By: Christopher Yost (writer), Paco Medina, Dalibor Talajic (pencillers), Juan Vlasco, Dalibor Talajic (inkers), Marte Gracia (colors)
The Story: First to Last, Part 2: In three different times (2.7 million years ago, in the early issues of the original X-Men, and now) we learn about the evolutionaries. They are looking for the leader of mutantkind to speak for all mutants, to prevent homo superior from going extinct.
What’s Good: I thought that the art in the now (and 2.7 mya) by Medina and Vlasco was pretty strong. Although some of the early primates seemed a bit plastic, the wolves were not, and the Eternals were visually impressive. The modern scenes were even stronger. The evolutionaries facing Cyclops in the debris of Utopia seemed to live in the kind of chaotic, gritty atmosphere that makes the best use of the styles of Medina and Vlasco. The heroes are dynamic, the villains menacing and the smoky background looks to be crumbling around the story. The quick switches from character reaction to character reaction were effective and the choice of camera angles and zoom-ins were powerful. Check out the close-up on the evolutionary leader’s eyes right before the splash page attack on Cyclops.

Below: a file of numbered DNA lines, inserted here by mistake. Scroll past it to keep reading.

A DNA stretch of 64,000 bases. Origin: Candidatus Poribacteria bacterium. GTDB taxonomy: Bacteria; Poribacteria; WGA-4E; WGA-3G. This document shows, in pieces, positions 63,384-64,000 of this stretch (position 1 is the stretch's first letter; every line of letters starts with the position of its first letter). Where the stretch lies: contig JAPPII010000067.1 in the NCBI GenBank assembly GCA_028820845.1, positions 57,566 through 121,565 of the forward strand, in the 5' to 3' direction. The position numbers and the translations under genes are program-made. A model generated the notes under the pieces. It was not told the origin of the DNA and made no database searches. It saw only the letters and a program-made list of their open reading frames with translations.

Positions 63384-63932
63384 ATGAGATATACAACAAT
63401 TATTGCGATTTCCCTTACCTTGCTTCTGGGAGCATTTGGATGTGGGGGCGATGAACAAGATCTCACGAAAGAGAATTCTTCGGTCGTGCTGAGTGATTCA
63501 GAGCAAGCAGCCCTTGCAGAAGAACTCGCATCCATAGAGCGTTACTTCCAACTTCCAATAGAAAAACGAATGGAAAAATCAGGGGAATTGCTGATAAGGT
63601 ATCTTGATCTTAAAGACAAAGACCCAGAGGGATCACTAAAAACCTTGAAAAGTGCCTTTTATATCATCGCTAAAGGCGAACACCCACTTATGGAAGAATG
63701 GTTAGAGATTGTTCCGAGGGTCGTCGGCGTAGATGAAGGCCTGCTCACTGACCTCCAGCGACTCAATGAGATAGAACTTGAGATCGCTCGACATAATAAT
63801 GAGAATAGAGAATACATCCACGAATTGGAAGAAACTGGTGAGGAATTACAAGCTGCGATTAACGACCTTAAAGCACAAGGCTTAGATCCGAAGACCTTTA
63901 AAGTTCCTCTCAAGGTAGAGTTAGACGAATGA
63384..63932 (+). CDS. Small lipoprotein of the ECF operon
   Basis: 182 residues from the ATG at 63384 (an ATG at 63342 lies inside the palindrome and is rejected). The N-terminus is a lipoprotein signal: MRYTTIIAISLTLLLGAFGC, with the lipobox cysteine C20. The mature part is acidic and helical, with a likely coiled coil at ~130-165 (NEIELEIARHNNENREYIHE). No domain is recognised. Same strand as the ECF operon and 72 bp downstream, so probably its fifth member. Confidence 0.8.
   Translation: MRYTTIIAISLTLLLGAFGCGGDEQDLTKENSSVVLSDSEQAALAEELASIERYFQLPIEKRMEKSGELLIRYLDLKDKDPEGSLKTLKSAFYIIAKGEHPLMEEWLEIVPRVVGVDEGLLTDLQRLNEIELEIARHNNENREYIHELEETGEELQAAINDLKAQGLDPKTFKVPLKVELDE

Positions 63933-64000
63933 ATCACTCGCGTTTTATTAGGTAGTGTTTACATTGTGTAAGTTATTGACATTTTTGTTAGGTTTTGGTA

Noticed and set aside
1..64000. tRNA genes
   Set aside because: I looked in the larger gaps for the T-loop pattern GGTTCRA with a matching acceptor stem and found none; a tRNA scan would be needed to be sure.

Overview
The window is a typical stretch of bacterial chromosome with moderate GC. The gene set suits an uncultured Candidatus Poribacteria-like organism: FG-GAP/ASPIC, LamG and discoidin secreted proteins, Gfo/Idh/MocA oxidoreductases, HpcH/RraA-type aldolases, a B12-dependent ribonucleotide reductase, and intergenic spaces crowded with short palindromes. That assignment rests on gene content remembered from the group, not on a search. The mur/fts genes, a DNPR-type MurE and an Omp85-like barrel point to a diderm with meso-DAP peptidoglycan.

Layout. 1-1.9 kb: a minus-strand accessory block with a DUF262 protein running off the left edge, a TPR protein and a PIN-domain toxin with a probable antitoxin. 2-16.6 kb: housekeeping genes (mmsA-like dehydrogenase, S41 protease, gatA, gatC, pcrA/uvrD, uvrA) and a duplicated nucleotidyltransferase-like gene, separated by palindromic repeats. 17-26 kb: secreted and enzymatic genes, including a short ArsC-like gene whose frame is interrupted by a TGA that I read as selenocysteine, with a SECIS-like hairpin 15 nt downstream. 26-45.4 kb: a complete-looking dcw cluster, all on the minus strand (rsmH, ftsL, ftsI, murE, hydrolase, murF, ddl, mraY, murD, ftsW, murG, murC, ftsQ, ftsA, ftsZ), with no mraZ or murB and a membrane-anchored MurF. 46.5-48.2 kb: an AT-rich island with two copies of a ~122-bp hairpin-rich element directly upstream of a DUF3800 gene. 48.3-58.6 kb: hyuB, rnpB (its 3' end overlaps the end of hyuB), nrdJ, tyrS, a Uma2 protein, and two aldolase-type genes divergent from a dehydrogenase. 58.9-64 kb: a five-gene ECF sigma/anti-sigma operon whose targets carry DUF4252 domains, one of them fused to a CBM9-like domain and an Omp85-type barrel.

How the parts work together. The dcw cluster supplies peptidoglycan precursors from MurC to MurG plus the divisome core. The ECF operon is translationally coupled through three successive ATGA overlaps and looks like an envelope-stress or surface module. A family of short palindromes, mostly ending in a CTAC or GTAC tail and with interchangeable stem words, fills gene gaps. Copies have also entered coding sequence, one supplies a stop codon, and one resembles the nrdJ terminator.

Writing-wise, I’m loving this arc. Yost is surfacing an ancient mystery with huge stakes (the survival of the two extant species of homo). The slow reveal, the bubbling anger and impatience on the side of the heroes, plus Cyclops’ mysterious orders drive the tension right up. And the toggling between the past and present is very effective in unfolding the coolness of this story and revealing the true menace of the evolutionaries. Also, seeing Magneto in any setting is a treat, but seeing him in his full villainous glory brings a nostalgic pang to my heart.
What’s Not So Good: Talajic’s art didn’t enthrall me last issue (Giant-Size X-Men #1), but I thought it was effective. Here, I had the same reaction, but as this is the second time on this train, I’m a little less interested in the novelties, which, on the whole, are doing the opposite of growing on me. Talajic’s heroes are proportioned in an anti-Kirby, anti-House of Marvel sort of way, making them seem unheroic and a bit dumpy. I’m all for seeking originality and breaking conventions, but the artistic traditions of heroicism may be sort of a taboo field of exploration if you want to keep me interested. Angel, Beast, Scarlet Witch, Marvel Girl and Cyclops all look, at various points in Talajic’s art stream, like they’ve been downing bacon-wrapped butter sticks while watching afternoon talk shows. Is Talajic’s style getting in the way of enjoying this comic? Well, if he were the only artist, I’d think twice before buying, but in half-doses, I’m ok.
Conclusion: I am loving the evolutionaries arc in the X-Men. It looks like Yost is expanding the X-Men mythos and pushing its roots millions of years farther back. Way, way cool story. Artwise, there’s some to love and some to like, but on the balance, artistically positive.
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